A group of school principals in Cheshire, England, warned parents that they will look for evidence that children in their care have access to adult video games at home and “contact the police and childcare” if brought up to date from that.

The Nantwich Education Partnership, which represents 16 schools in Cheshire, sent a message to parents last month expressing concern that “several children have reported playing games or watching adults play unsuitable for their age and describing the extent of violence and sexual content they have seen. “The letter mentions Call of Duty, Grand Theft Auto, and Dogs of War (which we believe to be an incorrectly named mutilation of God or War or Gears of War) as inappropriate and warned parents that children should not have access to Facebook or WhatsApp accounts before they are old enough.

“Having access to these games OR some social media sites like the one above increases premature sexualized behavior (sometimes harmful) in children AND makes them vulnerable to care for sexual exploitation or extreme violence,” the letter reads ( reprinted from The Daily Mail). . “If your child is allowed to have inappropriate access to a game or related product labeled 18+, we are [sic] It is recommended to contact the police and childcare as this is negligent. “


Writer Mary Hennessy Jones defended the letter to the Sunday Times, saying it was simply an effort “helping parents … keep their children as safe as possible in this digital age. It’s so easy for children to be wrong Landing place and parents find it helpful to have very clear guidelines. “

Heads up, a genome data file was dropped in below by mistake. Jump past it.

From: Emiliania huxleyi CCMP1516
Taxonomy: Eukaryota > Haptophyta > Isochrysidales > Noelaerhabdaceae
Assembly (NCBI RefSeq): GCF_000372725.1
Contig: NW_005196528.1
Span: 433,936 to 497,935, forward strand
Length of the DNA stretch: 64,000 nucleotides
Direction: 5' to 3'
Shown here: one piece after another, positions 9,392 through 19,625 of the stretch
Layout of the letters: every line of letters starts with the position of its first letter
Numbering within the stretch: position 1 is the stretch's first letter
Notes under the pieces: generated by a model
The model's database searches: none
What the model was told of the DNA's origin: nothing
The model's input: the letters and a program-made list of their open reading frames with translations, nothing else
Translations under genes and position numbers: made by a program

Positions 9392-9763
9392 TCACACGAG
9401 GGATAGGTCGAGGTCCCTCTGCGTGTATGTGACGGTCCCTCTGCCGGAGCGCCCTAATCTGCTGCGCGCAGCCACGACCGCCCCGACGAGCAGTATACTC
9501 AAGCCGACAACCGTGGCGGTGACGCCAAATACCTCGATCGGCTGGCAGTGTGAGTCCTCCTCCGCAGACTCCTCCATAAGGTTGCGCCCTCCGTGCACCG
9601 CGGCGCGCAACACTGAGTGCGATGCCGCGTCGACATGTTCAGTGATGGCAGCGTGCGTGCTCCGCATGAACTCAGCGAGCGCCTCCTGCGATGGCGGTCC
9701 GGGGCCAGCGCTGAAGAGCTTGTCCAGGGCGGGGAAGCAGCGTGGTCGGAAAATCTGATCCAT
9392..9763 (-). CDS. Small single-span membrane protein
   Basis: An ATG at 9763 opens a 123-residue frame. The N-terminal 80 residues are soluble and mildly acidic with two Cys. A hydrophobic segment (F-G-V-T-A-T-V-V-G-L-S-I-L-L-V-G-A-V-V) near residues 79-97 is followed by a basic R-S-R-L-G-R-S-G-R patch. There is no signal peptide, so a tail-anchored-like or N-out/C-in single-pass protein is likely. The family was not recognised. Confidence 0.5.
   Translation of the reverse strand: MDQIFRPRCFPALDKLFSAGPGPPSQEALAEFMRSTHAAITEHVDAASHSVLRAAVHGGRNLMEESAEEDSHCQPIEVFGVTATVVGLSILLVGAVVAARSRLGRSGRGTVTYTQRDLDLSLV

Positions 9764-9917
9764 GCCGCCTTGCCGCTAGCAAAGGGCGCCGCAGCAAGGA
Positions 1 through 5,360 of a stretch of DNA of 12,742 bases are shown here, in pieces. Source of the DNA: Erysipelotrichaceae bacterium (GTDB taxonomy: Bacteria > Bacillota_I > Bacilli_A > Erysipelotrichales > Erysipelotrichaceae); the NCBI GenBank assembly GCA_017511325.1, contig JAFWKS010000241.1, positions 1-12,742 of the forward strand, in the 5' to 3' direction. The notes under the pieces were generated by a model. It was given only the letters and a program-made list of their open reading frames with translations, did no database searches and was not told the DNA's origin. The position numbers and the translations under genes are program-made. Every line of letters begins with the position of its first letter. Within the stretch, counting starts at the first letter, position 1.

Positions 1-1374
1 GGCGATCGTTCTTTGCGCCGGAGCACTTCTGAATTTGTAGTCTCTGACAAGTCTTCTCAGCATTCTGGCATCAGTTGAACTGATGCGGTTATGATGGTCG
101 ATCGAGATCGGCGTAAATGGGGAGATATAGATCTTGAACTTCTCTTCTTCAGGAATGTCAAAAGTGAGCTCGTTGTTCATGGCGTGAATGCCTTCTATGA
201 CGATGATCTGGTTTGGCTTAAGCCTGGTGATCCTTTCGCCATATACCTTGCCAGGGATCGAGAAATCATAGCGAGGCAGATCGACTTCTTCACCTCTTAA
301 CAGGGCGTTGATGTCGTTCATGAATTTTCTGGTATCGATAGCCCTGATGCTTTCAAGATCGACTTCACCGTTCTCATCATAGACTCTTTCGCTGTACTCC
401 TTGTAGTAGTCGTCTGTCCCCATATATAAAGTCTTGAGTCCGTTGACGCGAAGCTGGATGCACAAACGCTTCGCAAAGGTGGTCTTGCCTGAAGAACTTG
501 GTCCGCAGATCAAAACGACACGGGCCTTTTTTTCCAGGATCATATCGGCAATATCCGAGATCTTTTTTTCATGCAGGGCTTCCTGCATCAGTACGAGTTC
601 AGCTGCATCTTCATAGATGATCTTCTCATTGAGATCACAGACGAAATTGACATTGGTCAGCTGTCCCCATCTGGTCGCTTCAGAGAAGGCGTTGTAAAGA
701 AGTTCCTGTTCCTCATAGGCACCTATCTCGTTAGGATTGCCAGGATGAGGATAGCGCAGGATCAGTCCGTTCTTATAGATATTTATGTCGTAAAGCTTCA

However, at least one parent group is not that enamored with the group’s plan. “It is interpreted as a threat by many parents and is not helpful,” Margaret Morrissey, a representative of the Parents Outloud lobby group, told the Times. “If schools get the support of their parents and want to gain their trust, they threaten too.” Social Services Won’t Help … The inclusion of social services is an absolute disaster as it tells parents that we don’t trust you to be responsible for your children. “

As of 2012, PEGI ratings have been in effect in the UK, with potential penalties for retailers selling games to children that match ratings from European rating organizations 12, 16 or 18+. This is in contrast to the American system, where ESRB ratings are voluntarily issued and enforced by industry and retailers (with widespread success).

However, this is the first time parents have been given access to such games by their own children as “negligent” with the need to involve social services. The Nantwich letter does not identify children’s potential access to adult films, television shows, music or other entertainment as similarly harmful.